Library of Congress

Law Library of Congress

The Library of Congress > Law Library > News & Events > Global Legal Monitor

China: 2012 National Campaign to Fight Firearms-Control Offenses

(Feb. 13, 2013) In a campaign to fight firearms control offenses launched by China’s Ministry of Public Security (MPS, the police) in 2012, 160,000 guns and 2,780 tons of explosives nationwide were seized, according to the official figures released by the MPS on January 15, 2013. (China Uncovers 670 Gun-Related Crime Dens, XINHUANET (Jan. 16, 2013).) The MPS periodically carries out such campaigns.

Although China has one of the tightest firearms control laws in the world, the country still faces the challenges of illegal possession, manufacture, and trade of firearms, as well as to armed offenses. In the 2012 campaign, according to the MPS, the police nationwide also uncovered about 670 secret sites for the illegal manufacture and distribution of guns. After investigating approximately 14,000 cases involving the illegal possession, manufacture, and trade of guns and explosives, the police apprehended 20,000 suspects belonging to 360 criminal organizations. (Id.)

According to Xinhua, there are significantly fewer crimes committed with guns and explosives in China than in many other countries: in 2011, there were only 500 criminal offenses committed with guns and 200 explosions reported in a nation with a population of about 1.34 billion. (Gong’an Jiguan Yanda Sheqiang Shebao Fanzui, Chiqiang Baozha Fanzui An Tongbi Xianzhu Xiajiang [Public Security Organs Strongly Cracking Down Crimes Involving Gun and Explosives, Such Crimes Significantly Decreased Compared with Previous Years], XINHUANET (Oct. 18, 2012).)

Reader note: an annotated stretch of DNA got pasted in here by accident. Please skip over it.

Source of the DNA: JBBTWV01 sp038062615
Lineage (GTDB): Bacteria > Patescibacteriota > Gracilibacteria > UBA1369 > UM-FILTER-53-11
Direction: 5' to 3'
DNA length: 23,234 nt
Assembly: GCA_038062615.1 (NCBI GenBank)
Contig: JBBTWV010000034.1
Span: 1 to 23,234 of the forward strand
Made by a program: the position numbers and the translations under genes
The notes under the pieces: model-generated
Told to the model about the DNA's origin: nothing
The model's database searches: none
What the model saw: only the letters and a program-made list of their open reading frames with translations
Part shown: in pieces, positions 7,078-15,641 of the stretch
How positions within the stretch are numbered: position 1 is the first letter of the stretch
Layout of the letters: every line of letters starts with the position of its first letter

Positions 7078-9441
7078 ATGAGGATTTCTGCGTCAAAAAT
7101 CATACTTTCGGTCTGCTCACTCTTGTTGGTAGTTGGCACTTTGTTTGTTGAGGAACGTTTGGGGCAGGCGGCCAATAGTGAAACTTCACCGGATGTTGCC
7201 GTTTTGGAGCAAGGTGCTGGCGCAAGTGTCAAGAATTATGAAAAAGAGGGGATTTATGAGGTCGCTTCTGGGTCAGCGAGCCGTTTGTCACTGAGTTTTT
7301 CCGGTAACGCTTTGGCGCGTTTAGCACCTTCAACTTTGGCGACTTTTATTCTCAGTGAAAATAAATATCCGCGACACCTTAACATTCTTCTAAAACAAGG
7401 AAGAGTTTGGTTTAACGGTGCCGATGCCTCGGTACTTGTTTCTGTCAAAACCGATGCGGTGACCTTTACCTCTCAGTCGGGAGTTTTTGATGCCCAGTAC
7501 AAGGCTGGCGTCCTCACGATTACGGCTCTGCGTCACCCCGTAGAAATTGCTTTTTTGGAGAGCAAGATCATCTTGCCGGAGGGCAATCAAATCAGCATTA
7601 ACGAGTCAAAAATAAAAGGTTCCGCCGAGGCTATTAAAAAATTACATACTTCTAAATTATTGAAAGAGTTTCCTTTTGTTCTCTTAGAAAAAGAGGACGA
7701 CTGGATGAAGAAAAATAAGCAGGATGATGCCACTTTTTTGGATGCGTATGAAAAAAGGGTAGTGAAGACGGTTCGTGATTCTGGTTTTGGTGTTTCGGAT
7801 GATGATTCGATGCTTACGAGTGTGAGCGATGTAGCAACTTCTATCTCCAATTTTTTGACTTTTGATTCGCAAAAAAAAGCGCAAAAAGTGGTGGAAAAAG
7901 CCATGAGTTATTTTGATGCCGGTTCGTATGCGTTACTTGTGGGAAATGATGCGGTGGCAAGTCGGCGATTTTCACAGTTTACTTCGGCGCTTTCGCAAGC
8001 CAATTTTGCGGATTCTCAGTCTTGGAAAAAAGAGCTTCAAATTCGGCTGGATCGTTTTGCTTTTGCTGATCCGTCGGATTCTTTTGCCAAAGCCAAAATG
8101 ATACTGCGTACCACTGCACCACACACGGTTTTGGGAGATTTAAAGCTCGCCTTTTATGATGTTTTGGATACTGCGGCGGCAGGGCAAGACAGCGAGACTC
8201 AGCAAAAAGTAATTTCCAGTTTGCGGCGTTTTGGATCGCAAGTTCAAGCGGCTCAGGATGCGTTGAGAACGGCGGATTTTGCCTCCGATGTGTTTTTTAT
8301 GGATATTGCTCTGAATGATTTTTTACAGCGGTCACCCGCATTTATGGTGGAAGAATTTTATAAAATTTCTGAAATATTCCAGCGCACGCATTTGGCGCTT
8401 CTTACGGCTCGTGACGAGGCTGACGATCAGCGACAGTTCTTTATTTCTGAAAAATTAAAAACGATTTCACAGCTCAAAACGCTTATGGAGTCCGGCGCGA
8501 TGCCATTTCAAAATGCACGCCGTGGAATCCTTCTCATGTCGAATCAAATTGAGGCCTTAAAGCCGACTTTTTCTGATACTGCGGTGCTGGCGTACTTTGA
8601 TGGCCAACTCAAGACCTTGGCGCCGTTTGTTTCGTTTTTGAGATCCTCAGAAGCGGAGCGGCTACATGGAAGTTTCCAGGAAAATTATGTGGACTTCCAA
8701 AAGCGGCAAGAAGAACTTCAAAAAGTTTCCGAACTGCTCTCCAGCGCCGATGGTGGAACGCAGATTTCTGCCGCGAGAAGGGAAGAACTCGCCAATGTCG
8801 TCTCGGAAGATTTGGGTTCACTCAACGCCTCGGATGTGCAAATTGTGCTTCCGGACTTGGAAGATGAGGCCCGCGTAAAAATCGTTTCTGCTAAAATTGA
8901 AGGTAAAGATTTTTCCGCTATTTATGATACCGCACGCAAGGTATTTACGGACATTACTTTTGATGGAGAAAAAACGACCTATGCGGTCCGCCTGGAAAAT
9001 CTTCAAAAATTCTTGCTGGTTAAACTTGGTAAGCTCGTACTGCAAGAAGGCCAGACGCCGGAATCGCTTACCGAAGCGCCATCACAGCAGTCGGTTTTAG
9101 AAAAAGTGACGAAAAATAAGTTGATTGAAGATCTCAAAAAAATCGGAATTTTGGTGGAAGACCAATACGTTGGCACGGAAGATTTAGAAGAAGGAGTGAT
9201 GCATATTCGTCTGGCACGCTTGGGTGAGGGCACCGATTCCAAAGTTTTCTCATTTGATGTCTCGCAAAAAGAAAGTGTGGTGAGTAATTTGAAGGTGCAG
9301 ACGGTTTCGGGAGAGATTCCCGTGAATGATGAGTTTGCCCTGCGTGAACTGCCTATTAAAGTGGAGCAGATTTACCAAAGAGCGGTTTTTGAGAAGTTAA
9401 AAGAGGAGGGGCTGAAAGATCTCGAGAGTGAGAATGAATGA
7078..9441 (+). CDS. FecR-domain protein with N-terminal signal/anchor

China’s current Firearms Control Law took effect on October 1, 1996. The Law generally prohibits any private possession of firearms in China, with extremely limited exceptions. Aside from firearms for military use, the Law categorizes firearms as those for official use and those for civilian use. (Qiangzhi Guanli Fa [Firearms-Control Law] (promulgated by the Standing Committee of the National People’s Congress on July 5, 1996), ZHONGHUA RENMIN GONGHEGUO GUOWUYUAN GONGBAO [GAZETTE OF THE STATE COUNCIL OF THE PEOPLE’S REPUBLIC OF CHINA] 805–814 (Aug. 1, 1996).)

Firearms for official use are strictly confined to the police, procuratorial personnel working on investigations, and customs personnel. In addition, guards and escort personnel working for important state defense enterprises, financial institutions, storehouses, and scientific research institutions may carry firearms if the firearms are necessary for the performance of their duties. (Id.)

Firearms for civilian use are permitted for specified “work units” in three areas: sports; hunting; and wildlife protection, breeding, and research. Individual hunters in hunting areas and herdsmen in pastoral areas may possess hunting rifles, which cannot be removed from those areas. (Id.)